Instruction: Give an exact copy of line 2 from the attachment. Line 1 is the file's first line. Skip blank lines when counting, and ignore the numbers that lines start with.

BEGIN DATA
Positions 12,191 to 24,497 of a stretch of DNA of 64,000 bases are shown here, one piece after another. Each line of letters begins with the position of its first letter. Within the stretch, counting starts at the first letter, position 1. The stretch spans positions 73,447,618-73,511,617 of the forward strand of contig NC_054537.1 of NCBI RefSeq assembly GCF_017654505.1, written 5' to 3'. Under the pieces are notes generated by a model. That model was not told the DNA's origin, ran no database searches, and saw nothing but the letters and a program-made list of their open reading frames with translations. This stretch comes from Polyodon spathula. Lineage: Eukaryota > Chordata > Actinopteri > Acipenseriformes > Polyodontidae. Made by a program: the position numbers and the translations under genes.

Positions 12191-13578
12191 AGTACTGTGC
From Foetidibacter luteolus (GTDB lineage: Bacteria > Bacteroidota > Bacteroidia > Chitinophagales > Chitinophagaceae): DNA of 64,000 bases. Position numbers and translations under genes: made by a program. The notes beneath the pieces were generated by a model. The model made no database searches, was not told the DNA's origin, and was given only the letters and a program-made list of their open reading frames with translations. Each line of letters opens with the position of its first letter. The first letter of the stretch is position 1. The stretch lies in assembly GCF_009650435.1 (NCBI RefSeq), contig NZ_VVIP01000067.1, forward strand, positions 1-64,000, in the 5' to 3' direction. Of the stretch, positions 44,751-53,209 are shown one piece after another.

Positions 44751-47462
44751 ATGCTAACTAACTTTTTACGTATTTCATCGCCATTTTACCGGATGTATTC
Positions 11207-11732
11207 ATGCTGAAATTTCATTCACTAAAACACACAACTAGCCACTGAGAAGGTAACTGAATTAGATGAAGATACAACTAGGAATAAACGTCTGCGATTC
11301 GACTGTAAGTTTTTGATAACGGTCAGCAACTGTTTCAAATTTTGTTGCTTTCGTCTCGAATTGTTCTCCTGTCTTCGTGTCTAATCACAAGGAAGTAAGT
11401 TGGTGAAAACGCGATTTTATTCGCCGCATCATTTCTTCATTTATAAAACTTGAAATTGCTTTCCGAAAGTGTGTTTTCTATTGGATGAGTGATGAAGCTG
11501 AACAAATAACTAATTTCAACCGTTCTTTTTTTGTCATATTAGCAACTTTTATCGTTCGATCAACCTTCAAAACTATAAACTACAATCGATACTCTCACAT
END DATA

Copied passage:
Positions 12191-13578